“There is a real international tendency in favour of the splitting of Yemen,” the official said on condition of anonymity. “This could put on hold the liberation of Sanaa.”

The official claimed that Hadi’s Vice President Khaled Bahah is looking over partition plans and could take them forward if there is “a slow-down” in the anti-Houthi advance.  

“The more we speed up toward liberation of the north, the more we stay away from [the] ghost of secession,” the official said.  

Prominent researcher Ali Seif Hassan told MEE that Taiz and Marib will be the most “decisive battles” of the war and will be the final signal whether the Saudis’ plan is working.  

The longer the battle, the higher the chance that Aden will emerge as a new capital, he said.

Saudi 'sub-state' plan

April Longley Alley, an analyst at the Brussels-based International Crisis Group, wrote in a recent column for the Atlantic Council that, instead of fighting all the way to Sanaa, Riyadh “may have a different, more achievable mission in mind: carving out a satellite Sunni-dominated area that excludes the northern Zaydi highlands,” referring to the Houthi homeland.

“Saudi Arabia could plausibly secure the control of strategically important areas, while keeping the Houthis encircled in the far north - even if that terrain initially included the capital Sanaa,” she added.

But facts on the ground could be working against such a plan.

The Houthi takeover of Sanaa in January and their rapid advance south helped to form a firm opposition inside and outside Yemen, with Saudi now leading a 10-member coalition aimed at restoring Hadi and securing Saudi Arabia’s southern border.

With the Houthis in retreat, however, divisions in the anti-Houthi camp are becoming clearer. On the one hand, there are loyalists who wish to see Hadi, or a possible replacement, installed back in Sanaa.

On the other, there are those who would like to see south Yemen seek full independence. Even the Southern Movement - which is known as the Hirak and has been a key fighting force on the ground - seems to have no coherent agenda.

Alley in the Atlantic Council commentary warned that setting up a “sub-state” in the south under Saudi control would likely open a “Pandora box of instability”.  

“The regions that might be included are also neither tribally or politically homogenous,” she wrote, while stressing that the Houthis would continue to pose a danger in the north.

Diplomatic deal?

Amidst the uncertainty, and in an apparent attempt to embarrass the Houthis, Hadi tried to roll out fresh diplomatic efforts over the weekend by issuing a four-point peace plan.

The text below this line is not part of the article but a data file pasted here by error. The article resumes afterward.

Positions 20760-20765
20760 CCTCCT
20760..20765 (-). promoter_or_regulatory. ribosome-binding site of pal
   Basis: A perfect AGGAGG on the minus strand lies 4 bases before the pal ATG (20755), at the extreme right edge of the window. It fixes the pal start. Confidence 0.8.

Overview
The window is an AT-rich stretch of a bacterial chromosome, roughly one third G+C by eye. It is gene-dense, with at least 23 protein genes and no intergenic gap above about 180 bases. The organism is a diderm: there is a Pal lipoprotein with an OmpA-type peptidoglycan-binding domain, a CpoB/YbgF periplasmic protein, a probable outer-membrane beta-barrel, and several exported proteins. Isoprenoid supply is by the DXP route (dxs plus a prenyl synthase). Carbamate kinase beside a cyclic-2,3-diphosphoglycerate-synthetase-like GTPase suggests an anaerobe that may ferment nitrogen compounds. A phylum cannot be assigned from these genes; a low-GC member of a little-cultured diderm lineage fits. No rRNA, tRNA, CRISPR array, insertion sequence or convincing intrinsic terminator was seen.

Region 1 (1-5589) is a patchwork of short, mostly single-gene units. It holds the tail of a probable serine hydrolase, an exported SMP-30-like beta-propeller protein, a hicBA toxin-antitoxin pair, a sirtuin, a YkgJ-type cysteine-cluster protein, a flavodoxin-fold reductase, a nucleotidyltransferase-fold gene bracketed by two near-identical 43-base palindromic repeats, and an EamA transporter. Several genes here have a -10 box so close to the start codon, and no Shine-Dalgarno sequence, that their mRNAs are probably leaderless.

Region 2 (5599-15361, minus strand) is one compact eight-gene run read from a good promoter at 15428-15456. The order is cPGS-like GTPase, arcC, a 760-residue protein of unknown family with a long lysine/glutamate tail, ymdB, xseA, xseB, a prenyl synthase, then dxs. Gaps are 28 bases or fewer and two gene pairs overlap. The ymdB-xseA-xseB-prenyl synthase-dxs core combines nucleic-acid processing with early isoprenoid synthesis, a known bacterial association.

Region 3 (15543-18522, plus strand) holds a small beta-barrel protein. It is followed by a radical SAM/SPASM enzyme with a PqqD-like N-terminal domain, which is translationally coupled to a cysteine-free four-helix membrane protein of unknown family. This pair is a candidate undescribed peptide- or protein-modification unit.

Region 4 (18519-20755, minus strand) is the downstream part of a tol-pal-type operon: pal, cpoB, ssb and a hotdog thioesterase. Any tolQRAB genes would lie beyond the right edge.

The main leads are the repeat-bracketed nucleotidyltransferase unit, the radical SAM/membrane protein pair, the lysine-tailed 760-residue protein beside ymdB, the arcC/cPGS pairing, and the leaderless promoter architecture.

The draft, obtained by MEE, stipulated that the Houthis pull out without conditions from all the cities they have seized, disband their forces, and hand over state institutions while holding a 15-day ceasefire. In return, Hadi said his government would resume political talks, which could keep the Houthi movement as a political player.

If accepted, the deal would in effect signal a defeat of the Houthis, something that could backfire internally and cause deep rifts within the group.

The coalition’s spokesman, General Asiri, stressed to MEE that the “ideal solution to Yemeni people is for Houthis to withdraw from the cities,” although the Houthis have so far have struck a defiant tone in public.

“You want the Yemenis to withdraw from Yemen,” a leading Houthi official known by the nom de guerre Abou Mahfouz told MEE in a Sanaa hotel.

Since his last speech, Houthi leader Abdul-Malek al-Houthi has also floated the idea that the movement will resort to “strategic alternatives,” a vaguely worded phrase that left many wondering whether the Houthis were preparing for an escalation of the conflict.

Houthis plan for escalation

Anti-Houthi local media reports, meanwhile, have said that the Houthis are going to disrupt traffic along the Red Sea by attacking the Bab al-Mandab strait between Yemen and Djibouti. Other outlets suggested that the Houthis are planning to push north into Saudi Arabia and occupy the disputed areas of Najran, Jizan and Asir, which were the cause of the 1934 war between Saudi Arabia and Yemen and ended with the Saudis taking over the regions.

Over the past few days, al-Masseria Houthi TV network has broadcast pictures and video it said showed a ballistic missile being fired at Saudi’s largest naval base in Jizan, on the Red Sea north of the border with Yemen, while on Friday Saudi Press Agency reported that two pilots had been “martyred” when an Apache helicopter came down south of Jizan while attacking “rebels”.

With battle lines drawn, Sanaa residents say they fear the worst.

“It is going to be a genocide,” said Sanaa-based activist Hisham al-Omeisy. “In Sanaa, you will [see] fighting house to house. Are you going annihilate the city just like Saada’s scorched earth policy?” he said in reference to a bloody 2009 offensive launched by the then government against the Houthis in their north-western stronghold in Saada province.

With Yemen home to a mix of sects, regions and tribes, many are concerned that any escalation in violence could spark a spate of revenge attacks and drive the country into a protracted conflict, akin to the situation in Iraq and Syria.

A leading Zaydi scholar, Mohammed Azzan, told MEE that “unless a political deal is reached, the war would reach the capital and it will have very bad repercussions.

“Those who were hurt [from the Houthi takeover] will seek revenge,” he said.